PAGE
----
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Soapbox: Best Practice in Cleaning
Rafael Cobos of Futureclean Assured Systems, argues that for Best Practice to be properly applied to cleaning, those responsible for the cleaning process, must also adopt Continuous Improvement measures...
In the world of finance, indices such as the FTSE 100 in the UK or the Dow Jones in the US are the benchmarks against which all listed companies gauge their overall performance. These indices serve as a useful measure of performance with which companies can then compare their results against the move of the main index (FTSE100), or their nearest and most relevant sector index like the FTSE 350 banks. The main aim is to outperform the index and, of course, to perform better than competitors in the same sector (against the sector index).
But companies are not expected to outperform the indices just once; they are expected to produce results that consistently outperform the indices.
While it is true that this example from the world of finance really only looks at the financial expectation of companies, it illustrates, in a very simple way, how company results are expected to match - but preferably outperform - a pre-established expectation (the indices).
Outside the world of finance, what benchmarks can we use to gauge our results across a common set of competitive companies? How can we compare ourselves against our competitors?
In any industry there are certain expectations that must be met and the cleaning industry is no different. The obvious example in the cleaning industry is for an area, building or surface to be clean - but that expectation is the end result of a lengthy process involving many steps, not least employing quality systems. Going back to the finance example, for a company to outperform the index (or sector index), a lengthy process involving many steps has to be implemented in order to reach that expectation on a consistent basis. The key term to understand is consistency - for without consistency, results will be haphazard, unpredictable and uncontrolled.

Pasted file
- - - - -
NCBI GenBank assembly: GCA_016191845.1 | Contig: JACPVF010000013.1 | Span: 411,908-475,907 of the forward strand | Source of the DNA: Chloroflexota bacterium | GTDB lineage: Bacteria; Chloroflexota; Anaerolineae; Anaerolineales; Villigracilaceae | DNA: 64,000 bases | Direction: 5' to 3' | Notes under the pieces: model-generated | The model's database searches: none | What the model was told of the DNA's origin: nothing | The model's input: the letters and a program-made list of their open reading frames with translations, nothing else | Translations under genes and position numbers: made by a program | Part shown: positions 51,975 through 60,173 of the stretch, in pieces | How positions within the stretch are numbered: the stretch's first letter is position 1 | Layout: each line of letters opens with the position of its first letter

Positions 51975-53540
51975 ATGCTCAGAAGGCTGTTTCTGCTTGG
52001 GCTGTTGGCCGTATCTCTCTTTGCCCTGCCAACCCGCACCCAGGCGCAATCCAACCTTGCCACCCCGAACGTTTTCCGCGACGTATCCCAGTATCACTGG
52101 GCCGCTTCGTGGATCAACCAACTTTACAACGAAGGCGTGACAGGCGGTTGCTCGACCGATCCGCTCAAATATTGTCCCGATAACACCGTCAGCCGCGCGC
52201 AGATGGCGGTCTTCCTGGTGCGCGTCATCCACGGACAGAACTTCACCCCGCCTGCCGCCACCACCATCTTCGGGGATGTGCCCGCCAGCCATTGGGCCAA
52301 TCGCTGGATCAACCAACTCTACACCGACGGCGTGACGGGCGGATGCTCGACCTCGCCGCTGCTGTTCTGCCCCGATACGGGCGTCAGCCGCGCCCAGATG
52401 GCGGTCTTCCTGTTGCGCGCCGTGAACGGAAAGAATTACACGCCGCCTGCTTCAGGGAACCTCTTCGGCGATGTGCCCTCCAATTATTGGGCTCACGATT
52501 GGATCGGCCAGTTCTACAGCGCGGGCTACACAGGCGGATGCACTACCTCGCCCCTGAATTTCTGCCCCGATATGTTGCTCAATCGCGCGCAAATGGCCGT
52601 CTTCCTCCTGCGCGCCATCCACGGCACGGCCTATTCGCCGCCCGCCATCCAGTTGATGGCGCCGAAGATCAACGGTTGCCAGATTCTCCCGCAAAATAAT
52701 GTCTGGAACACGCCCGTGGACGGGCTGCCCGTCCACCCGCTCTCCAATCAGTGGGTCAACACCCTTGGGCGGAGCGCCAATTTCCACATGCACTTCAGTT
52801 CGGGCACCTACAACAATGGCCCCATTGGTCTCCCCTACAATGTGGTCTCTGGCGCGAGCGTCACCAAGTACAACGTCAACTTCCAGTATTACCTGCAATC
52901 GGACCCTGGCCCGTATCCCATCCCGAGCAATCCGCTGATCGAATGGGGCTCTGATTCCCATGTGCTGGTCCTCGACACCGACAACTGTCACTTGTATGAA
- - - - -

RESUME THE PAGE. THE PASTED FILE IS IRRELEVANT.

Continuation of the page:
This process, which is designed to deliver consistently good (great?) results in response to and with commercial pressure and external expectations, is Best Practice. It isn't just one step; nor is it focusing solely on the end result... It is adopting business and working practices that have an established track record throughout all business operations. The external expectations are legislative (HACCP, Environmental Act, Health & Safety, etc) and customer expectations and feedback.
How do you know that these practices constitute Best Practice? How are quality systems, such as Continuous Improvement, integrated?
Immediately what come to mind are the two opposites: Best Practice and Continuous Improvement. However, if the practice is considered the best, there can be no room for improvement...
In reality the practices considered Best Practice come from experience and an awful lot of sales pressure from manufacturers, but those alone cannot really be trusted. What it takes is a measured adoption of external practices (obviously legal expectations must be adopted) while implementing Continuous Improvement on those practices - the two opposite approaches now work together to create a true reflection of Best Practice.
How does Best Practice apply to cleaning?
Whether the company is a facilities management company contracted to provide a host of services, a company with an in-house cleaning team, or a cleaning company; the cleaning operations form an integral part of business operations. It therefore follows that Best Practice must be applied to cleaning, and to do so requires the adoption of Continuous Improvement and Best Practice as described in the previous paragraph.
Futureclean Assured Systems can assist your company to achieve Best Practice in cleaning and cleaning processes. To start the discussion:
18th December 2014